In business as well as international politics, the best and ideal agreement is one that is credible and expected to be complied with. Compliance often necessitates trade sanctions or other sufficiently severe consequences for those parties that do not comply as promised.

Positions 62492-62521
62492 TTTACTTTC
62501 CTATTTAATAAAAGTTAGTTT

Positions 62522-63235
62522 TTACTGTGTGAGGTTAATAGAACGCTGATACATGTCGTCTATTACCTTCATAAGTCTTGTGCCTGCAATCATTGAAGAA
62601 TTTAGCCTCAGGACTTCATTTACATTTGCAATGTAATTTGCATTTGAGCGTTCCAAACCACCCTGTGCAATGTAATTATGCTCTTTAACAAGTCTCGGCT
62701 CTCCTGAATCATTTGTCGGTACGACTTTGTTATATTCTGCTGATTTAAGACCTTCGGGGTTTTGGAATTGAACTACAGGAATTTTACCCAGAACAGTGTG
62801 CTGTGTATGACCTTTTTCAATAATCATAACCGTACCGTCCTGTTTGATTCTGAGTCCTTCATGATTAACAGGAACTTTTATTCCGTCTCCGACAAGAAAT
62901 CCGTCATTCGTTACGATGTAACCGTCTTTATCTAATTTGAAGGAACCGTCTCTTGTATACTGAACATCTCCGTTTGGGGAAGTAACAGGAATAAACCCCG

So what explains the logic behind why most existing international environmental agreements are weak and without sufficiently strong sanctions? As an example, countries that emitted excessively under the 1997 Kyoto Protocol were asked to compensate by cutting emissions more in the future but faced no additional sanctions if they didn't. And in late December 2018, negotiators met in Katowice, Poland, to discuss the implementation of the Paris Agreement on climate change but failed to take advantage of the possibility to introduce sanctions on noncompliers.